The boiling point of alkanes increases with increasing molecular weight due to the intermolecular Van Der Waals forces increase with the increase of the molecular size or the surface area of the molecule. The straight-chain alkanes are observed to have a higher boiling point in comparison to their structural isomers.
The melting point of alkanes follows the same trend as their boiling point, that is, it increases with an increase in molecular weight due to the fact that higher alkanes are solids and it's difficult to overcome intermolecular forces of attraction between them. It is observed that even-numbered alkanes have a higher melting point in comparison to odd-numbered alkanes as the even-numbered alkanes pack well in the solid phase, forming a well-organised structure which is difficult to break.

Density

The density of alkanes increases with the size of the molecule and tends to approach a constant value of 0.8 with hexadecane. Thus all the alkanes are lighter than water.

Chemical Properties

Combustion

Complete combustion (with sufficient oxygen) of any hydrocarbon produces carbon dioxide and water.
C3H8 + 5O2 → 3CO2 + 4H2O + Energy
This is an exothermic reaction so it is used as fuels.

Substitution Reaction

One or more hydrogen atom(s) of alkane are substituted by either atoms or group of atoms.

Halogenation of Alkane

In halogenation of alkane, hydrogen is replaced by halogen atom.
The order of reactivity of halogens in this regard is-
F2 > Cl2 > Br2 > I2

Chlorination and Bromination of Alkane

Chlorination of alkane takes place in the presence of heat (300-400°) or diffused sunlight or UV light and gives chlorine derivative of alkane.
Chlorination and Bromination of Alkane
Bromie reacts with alkane in a same manner but less vigorously.

Iodination of Alkane

Iodine reacts with alkanes reversibly. The HI formed as the by-product is a strong reducing agent and is capable of reducing the iodoalkane to the alkane.
R-CH3 + I2 ⇌ R-CH2I + HI
However, alkanes can be iodinated in the presence of an oxidizing agent such as HNO3 or HIO3 which destroys the HI. 5HI + HIO3 → 3I2 + 3H2O.

Fluorination of Alkanes

Pure fluorine reacts with alkanes explosively under most conditions. Fluoroalkanes can be obtained from alkanes by the action of fluorine diluted with nitrogen.

Why is the reaction of alkanes with fluorine difficult to control ?

Hints: The reaction of alkanes with fluorine is difficult to control because the activation energy for hydrogen abstraction is very low.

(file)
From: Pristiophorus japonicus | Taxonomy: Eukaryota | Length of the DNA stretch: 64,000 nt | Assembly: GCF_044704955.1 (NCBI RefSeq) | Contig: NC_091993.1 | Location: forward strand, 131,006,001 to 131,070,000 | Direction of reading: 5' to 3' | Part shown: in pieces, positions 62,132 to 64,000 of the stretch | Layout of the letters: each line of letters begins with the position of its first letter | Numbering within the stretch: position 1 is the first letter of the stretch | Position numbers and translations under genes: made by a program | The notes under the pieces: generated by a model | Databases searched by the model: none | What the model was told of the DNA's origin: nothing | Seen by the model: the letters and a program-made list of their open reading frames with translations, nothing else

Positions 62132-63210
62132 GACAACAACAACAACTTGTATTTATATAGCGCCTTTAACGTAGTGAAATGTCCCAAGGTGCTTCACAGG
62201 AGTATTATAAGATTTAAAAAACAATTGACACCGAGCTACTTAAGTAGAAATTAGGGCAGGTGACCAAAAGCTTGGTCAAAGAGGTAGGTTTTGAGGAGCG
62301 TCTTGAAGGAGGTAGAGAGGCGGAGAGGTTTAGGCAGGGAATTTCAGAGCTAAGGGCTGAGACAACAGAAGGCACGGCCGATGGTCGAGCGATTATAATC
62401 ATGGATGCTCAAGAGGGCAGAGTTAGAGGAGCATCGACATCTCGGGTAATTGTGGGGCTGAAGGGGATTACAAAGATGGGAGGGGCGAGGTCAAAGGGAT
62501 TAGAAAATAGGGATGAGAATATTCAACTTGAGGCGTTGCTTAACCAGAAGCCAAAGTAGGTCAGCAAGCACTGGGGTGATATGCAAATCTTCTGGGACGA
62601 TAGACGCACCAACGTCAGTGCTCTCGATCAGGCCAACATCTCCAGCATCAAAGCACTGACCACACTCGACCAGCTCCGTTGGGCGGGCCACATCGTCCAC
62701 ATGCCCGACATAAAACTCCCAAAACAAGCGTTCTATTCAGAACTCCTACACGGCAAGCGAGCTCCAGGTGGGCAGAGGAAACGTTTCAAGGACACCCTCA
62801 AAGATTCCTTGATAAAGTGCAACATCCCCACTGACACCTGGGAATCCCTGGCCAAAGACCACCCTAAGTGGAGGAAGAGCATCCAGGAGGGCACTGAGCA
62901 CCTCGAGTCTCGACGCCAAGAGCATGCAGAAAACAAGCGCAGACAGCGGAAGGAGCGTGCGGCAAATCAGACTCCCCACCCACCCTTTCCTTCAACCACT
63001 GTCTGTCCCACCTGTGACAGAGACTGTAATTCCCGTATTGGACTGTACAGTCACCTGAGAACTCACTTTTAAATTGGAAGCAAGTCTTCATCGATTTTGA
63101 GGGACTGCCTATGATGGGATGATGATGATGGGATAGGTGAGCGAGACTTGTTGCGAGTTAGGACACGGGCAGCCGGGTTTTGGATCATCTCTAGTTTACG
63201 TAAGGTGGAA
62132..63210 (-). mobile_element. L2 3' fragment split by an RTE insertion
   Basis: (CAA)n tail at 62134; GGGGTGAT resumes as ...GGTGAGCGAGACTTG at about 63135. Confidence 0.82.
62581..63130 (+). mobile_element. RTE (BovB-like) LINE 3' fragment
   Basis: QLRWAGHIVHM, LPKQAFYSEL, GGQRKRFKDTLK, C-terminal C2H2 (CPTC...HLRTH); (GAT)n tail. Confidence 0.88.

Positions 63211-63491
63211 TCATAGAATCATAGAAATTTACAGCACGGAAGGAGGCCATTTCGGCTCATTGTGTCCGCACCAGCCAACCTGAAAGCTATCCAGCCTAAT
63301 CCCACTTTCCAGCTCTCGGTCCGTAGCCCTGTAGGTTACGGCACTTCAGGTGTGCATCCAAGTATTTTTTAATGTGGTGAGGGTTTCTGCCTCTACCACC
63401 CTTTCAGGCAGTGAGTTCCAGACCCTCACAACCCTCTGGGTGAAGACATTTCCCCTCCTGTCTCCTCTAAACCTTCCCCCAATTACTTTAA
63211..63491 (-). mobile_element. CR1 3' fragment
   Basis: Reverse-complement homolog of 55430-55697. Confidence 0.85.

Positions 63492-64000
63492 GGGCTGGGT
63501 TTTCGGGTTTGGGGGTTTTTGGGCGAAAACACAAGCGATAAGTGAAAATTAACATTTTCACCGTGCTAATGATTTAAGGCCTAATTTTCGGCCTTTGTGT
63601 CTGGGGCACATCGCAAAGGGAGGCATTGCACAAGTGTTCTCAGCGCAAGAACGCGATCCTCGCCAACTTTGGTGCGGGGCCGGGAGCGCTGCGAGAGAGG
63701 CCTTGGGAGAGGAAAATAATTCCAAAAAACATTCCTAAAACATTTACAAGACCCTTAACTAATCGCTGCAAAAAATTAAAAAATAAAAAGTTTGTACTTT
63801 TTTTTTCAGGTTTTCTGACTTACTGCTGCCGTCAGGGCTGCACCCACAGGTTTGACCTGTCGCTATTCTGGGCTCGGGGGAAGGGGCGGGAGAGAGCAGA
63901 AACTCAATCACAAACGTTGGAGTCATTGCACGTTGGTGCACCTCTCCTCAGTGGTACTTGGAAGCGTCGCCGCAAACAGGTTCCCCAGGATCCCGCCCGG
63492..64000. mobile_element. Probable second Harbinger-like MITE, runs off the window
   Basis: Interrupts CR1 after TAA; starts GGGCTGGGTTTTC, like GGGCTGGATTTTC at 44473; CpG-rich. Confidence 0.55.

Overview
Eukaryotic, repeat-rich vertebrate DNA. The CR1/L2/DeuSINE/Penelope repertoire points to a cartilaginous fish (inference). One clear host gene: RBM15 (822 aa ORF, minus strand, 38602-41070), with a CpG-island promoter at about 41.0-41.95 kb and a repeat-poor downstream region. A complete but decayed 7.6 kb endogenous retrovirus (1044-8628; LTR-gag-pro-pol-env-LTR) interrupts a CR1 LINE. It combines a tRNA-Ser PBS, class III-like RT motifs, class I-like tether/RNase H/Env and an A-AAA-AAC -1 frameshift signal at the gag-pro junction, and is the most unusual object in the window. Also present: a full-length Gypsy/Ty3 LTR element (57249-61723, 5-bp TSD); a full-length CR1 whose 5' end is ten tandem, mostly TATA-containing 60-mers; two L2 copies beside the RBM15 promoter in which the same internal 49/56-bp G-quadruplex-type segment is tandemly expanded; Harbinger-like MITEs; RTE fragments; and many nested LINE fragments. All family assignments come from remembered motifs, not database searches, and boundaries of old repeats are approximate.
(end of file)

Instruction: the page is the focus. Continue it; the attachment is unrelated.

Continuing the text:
Nitration of Alkanes

At ordinary temperature, alkanes do not react with nitric acid. However, when a mixture of an alkane and nitric acid vapour is heated at 400° to 500°C. One H-atom is replaced by -NO2 group. This process is called vapour phase nitration.
Nitration of Alkanes
The reaction occurs at high temperature so carbon-carbon bonds breaks during the reaction. Thus mixture of nitroalkanes are obtained.
Nitration of propane yields a mixture of four nitroalkanes- 1-nitropropane, 2-nitropropane, nitroethane and nitromethane.

Sulphonation of Alkanes

At ordinary temperature, neither concentrated nor fuming sulphuric acid reacts with alkanes. However, when alkanes are subjected to a prolonged reaction with fuming sulphuric acid, one hydrogen atom on the alkane is replaced by a sulphonic group.
Sulphonation of Alkanes
The lower alkanes do not react unless they have a tertiary hydrogen atom because the ease of replacement of hydrogen atoms is-
tertiary > secondary > primary

Pyrolysis (Cracking)

When alkanes are heated at very high temperature (500-800°C) in the absence of air, pyrolysis or thermal decomposition occurs. Large alkanes are broken down to give a mixture of smaller alkanes, alkenes and hydrogen. In the presence of a catalyst (finely divided silica-alumina) reactions can be occurs at less higher temperature and this is called catalytic cracking.
3CH3CH3 → 2CH2=CH2 + CH4 + H2

Isomerization

Normal alkanes are converterd into their branched chain isomers in the presence of aluminium chloride and HCl at room temperature.
Isomerization of Alkanes

Aromatization

Alkanes with six or ten carbon atoms are converted into benzene and its homologues at high temperature in the presence of a catalyst. This process is called aromatization and innvolvs simultaneously dehydrogenation and cyclization to give aromatic hydrocarbon with the same carbon atoms.
Aromatization of Alkanes